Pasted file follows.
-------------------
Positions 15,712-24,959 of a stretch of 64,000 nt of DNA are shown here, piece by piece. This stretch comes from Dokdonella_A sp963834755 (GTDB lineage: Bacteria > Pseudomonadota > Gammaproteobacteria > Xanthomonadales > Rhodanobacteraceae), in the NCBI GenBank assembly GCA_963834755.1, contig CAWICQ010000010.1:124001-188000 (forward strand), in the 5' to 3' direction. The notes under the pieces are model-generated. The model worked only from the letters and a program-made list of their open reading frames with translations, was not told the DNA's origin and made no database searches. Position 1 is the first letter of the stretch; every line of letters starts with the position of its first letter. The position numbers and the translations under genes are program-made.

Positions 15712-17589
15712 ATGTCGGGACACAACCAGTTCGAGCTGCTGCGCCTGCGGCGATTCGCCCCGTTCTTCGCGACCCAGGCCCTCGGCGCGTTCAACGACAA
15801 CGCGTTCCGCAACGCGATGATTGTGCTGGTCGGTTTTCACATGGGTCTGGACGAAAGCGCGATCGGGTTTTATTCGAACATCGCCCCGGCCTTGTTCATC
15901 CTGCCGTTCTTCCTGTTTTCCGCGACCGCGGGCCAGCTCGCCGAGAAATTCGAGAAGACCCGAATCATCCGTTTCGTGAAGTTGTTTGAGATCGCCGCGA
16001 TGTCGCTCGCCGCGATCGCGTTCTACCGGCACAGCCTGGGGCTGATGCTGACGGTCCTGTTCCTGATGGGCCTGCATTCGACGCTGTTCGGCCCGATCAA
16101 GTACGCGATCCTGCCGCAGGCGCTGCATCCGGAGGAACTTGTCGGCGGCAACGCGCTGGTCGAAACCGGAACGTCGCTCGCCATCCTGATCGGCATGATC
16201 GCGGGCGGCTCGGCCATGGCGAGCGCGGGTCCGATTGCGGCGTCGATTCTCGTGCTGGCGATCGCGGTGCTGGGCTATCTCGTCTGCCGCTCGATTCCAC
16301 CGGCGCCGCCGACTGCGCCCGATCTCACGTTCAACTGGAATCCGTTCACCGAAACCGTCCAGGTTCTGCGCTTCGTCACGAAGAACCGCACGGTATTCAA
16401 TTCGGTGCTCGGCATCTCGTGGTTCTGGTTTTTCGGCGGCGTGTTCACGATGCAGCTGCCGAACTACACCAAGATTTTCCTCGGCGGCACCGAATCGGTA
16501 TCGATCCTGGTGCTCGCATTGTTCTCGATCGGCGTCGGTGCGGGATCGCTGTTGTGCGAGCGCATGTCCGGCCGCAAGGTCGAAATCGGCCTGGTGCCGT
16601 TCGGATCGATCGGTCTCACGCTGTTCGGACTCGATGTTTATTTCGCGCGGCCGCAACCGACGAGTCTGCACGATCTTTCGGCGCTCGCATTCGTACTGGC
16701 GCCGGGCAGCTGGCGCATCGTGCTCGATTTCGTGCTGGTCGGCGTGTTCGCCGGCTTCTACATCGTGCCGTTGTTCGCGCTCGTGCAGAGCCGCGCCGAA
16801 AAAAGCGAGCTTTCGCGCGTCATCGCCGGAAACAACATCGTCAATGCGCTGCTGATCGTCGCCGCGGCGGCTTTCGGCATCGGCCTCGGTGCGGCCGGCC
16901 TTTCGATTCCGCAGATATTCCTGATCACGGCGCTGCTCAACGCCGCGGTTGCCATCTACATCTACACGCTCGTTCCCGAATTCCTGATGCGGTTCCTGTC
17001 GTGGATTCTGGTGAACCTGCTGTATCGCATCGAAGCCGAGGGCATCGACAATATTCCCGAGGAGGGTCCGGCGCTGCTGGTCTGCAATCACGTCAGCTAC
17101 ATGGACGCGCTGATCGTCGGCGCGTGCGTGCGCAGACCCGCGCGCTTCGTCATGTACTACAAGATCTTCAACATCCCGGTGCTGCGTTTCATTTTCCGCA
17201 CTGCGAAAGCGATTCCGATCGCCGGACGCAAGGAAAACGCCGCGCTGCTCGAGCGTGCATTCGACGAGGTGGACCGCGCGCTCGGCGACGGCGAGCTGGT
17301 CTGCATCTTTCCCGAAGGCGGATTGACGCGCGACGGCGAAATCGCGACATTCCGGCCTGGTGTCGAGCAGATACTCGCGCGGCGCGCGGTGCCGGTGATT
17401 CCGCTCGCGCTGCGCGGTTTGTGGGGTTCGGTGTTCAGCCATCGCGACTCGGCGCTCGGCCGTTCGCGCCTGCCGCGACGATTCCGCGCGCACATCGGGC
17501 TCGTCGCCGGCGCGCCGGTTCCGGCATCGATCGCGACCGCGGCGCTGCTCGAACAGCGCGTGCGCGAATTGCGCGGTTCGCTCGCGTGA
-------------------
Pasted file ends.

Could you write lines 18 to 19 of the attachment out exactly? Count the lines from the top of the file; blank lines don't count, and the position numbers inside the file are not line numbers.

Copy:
17201 CTGCGAAAGCGATTCCGATCGCCGGACGCAAGGAAAACGCCGCGCTGCTCGAGCGTGCATTCGACGAGGTGGACCGCGCGCTCGGCGACGGCGAGCTGGT
17301 CTGCATCTTTCCCGAAGGCGGATTGACGCGCGACGGCGAAATCGCGACATTCCGGCCTGGTGTCGAGCAGATACTCGCGCGGCGCGCGGTGCCGGTGATT